You’ll have noticed the press reports last week about a cyclist on the M25. Newspapers just love a bike rider on a motorway; someone doing something illegal, stupid and dangerous that they can disapprove of.
It contrasts nicely with someone driving a flash motor down the outside lane at 90mph while yakking on a mobile phone, eating a sandwich and probably curling their eyelashes. That’s illegal, stupid and dangerous, but for some reason I can’t quite fathom, being allowed to do it is the essence of individual liberty. I assume there’s something about it in the Magna Carta but I haven’t checked.
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But I believe that in time we will come to see this man very differently. Let us look dispassionately at a motorway hard shoulder. Since Rover went out of business, cars no longer break down, so the hard shoulder is going begging. With some suitable adaptations it would be perfect for cycling.
I’m thinking of some of those quaint little paintings of a bicycle on the road surface — the ones with the magic force field around them that means cars and lorries can’t drive in a bike-lane. Maybe for a little additional reassurance, we could also add a huge, aggressive, 40-ton-lorry proof fence.
Modern day pioneers
I admit I still haven’t quite worked out the slip road problem. The traditional solution to any minor difficulty in creating a cycling facility is, as we know, a forest of ‘Cyclists Dismount’ signs. That’s what our hero on the M25 did at the slip-roads, without any apparent puzzlement that there was nothing more helpful provided. (Though, of course, if we all took to standing about looking puzzled every time we came across a total absence of adequate cycling infrastructure, that’s how we’d pass most of our days.)
The police said that the cyclist was following an app on his phone that had suggested using the M25 as a shortcut. It’s not the first time such a thing has happened. Even in my, fairly rural, local area, last year someone turned onto a railway line at a level crossing, and drove for some distance before it dawned on them that this wasn’t quite right. And someone else with their nose on the sat-nav drove off a pier onto a ferry that wasn’t there. They realised their mistake quite a bit faster.
None of these events produced the thigh-slapping national mirth that greets a cyclist on a motorway. But, trust me, our hero will one day be seen by millions as the Christopher Columbus of the M25. After all, when Columbus discovered America he was also a) looking for a shortcut and b) irrecoverably lost.
In fact, our man was a bit smarter — when Columbus discovered America he actually thought he’d discovered India. He went to his grave without ever realising his error. M25-man was at least smart enough to recognise Heathrow when he saw it, and not mistake it for Windsor Castle.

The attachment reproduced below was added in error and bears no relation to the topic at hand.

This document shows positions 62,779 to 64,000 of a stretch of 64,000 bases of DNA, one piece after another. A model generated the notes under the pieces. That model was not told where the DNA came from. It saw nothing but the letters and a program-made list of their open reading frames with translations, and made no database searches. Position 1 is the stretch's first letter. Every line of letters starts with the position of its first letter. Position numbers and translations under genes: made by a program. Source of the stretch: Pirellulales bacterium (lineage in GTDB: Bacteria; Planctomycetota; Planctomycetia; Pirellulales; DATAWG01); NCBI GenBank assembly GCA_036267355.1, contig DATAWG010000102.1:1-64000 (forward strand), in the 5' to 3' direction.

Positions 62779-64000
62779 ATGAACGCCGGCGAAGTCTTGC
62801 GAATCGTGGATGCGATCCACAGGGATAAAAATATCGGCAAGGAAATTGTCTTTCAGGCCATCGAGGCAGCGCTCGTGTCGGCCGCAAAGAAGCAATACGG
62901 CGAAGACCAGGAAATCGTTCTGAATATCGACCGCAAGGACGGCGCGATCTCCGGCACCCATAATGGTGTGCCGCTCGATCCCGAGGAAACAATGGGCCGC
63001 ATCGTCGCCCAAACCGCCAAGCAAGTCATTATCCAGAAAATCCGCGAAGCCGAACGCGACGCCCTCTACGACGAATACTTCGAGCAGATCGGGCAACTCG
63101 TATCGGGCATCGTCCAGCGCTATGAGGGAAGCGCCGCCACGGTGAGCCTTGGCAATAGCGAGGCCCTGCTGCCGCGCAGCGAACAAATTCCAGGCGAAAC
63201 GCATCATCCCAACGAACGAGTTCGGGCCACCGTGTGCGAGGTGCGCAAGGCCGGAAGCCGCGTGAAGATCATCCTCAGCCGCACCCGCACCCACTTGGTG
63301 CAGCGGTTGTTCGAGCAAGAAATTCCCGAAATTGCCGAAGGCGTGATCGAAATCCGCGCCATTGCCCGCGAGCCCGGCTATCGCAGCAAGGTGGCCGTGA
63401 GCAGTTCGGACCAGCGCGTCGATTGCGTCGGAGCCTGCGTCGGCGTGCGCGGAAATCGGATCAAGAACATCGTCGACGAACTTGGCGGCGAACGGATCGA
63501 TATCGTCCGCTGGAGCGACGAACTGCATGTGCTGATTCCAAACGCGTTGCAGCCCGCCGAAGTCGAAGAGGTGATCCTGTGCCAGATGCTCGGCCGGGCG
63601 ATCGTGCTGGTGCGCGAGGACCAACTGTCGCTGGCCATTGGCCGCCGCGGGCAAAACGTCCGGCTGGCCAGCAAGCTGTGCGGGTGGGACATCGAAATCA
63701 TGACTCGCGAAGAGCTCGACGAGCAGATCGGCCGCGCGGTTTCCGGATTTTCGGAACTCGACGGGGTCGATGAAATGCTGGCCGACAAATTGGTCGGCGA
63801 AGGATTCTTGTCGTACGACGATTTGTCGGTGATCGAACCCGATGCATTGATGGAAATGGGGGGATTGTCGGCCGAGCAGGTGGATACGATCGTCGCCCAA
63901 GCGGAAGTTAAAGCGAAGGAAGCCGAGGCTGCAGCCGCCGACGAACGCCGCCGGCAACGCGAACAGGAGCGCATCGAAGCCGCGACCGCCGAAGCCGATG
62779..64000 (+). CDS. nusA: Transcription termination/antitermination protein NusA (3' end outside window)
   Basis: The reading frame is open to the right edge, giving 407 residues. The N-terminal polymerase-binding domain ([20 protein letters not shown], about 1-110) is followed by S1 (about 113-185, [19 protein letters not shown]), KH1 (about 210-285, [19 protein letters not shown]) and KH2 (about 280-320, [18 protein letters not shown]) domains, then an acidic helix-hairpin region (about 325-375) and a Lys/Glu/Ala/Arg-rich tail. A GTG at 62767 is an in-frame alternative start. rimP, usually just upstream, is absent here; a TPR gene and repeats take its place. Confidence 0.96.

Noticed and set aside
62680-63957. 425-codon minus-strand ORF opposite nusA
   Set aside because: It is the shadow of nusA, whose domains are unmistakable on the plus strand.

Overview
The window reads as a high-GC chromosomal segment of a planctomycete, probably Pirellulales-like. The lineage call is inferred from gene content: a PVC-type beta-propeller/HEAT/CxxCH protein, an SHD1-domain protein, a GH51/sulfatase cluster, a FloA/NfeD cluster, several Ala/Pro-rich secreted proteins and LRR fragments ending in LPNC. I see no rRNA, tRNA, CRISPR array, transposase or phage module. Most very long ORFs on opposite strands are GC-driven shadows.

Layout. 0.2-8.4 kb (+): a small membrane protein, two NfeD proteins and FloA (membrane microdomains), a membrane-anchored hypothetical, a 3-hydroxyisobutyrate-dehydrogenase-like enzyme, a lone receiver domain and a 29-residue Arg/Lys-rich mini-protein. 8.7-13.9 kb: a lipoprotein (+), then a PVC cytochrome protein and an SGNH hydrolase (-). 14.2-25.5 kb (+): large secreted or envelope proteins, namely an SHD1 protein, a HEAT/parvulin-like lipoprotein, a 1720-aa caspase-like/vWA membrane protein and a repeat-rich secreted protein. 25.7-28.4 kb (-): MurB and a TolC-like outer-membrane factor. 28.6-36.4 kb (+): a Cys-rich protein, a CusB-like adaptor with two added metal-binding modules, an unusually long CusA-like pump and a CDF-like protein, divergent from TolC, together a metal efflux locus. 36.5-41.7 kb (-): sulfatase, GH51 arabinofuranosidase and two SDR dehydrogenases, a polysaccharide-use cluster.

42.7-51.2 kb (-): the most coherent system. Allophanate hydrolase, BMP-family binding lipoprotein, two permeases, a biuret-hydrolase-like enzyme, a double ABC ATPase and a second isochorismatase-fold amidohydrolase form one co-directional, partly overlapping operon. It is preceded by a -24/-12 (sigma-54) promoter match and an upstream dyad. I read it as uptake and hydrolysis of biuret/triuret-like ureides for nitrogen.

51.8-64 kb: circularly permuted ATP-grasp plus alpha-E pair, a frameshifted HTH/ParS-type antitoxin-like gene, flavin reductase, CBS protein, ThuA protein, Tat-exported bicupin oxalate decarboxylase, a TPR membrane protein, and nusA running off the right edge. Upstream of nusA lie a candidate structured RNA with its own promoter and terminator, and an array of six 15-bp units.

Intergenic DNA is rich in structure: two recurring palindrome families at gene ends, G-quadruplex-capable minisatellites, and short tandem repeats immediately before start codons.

As a bonus, I’m sure that with a bit of engineering it would be possible to design the lorry-proof barriers so that the slipstream from the traffic still makes it as far as the hard shoulder. So the riding will not only be flat and straight, it will have a permanent tailwind to flush you to wherever you want to go. There will be pumps installed every mile, along with a bench to sit on while you fix your puncture. I’m joking of course. There won’t be any punctures, because monkey butlers will sweep the bike path every hour. The monkey butlers will also hand up musettes full of drinks and food whenever you need it.
And we’ll owe it all to the man that the national press all branded as a ‘dangerous idiot’. Trust me, we will one day name towns after him.
How to … hand up a bottle
Handing up, or feeding, is the simple act of standing by the road and giving food and drink to a bike rider as they ride past without stopping. It’s not as easy as it looks on TV.
Do not hand up on a downhill stretch. Having a rider snatch food from you while he’s doing 75kph is like being strafed by a jet fighter. You will want to count your limbs afterwards, and there’s every chance that some of them will indeed be missing.
Remember to let go. Hold whatever you’re offering with a light grip, and release it immediately when the rider grabs it. More helpers than you would believe hold on for grim death, pull their rider off his bike, and emerge from the resulting kerfuffle still triumphantly clutching the bottle they were supposed to be giving away.
If you’re passing up a musette, do your best not to strangle any other team’s rider by swinging it out in front of them when they don’t expect it.
Some riders prefer their hander-upper to run, to reduce the closing speed. If you’re doing this uphill it is extremely easy to run faster than the rider. The danger of this is increased by the fact that it’s usually older riders who want their helpers to run. And they’re the least likely to think it’s funny.
Again, if you’re running, do it in a straight line. Many a helper, when looking over their shoulder, has started to run on a diagonal. This is especially entertaining if, after the hand over, they stop and turn round to find they’re standing in the middle of the road with a bunch bearing down upon them.
Acts of cycling stupidity
When I was a teenager, I used to take a shortcut down the UK’s shortest motorway, the 800-metre A8(M) near Belfast. It was very quiet, and saved riding what felt like miles along winding housing estate roads. Lots of people did the same. Well, some. OK, one or two of my equally stupid friends.
One winter day, riding along the hard shoulder in heavy sleet, I was stopped by the police. They told me off, instructed me not to do it again, loaded me and my bike into their car, and drove us to our destination for our own safety.
As a means of reinforcing negative behaviour, that kind of service takes some beating.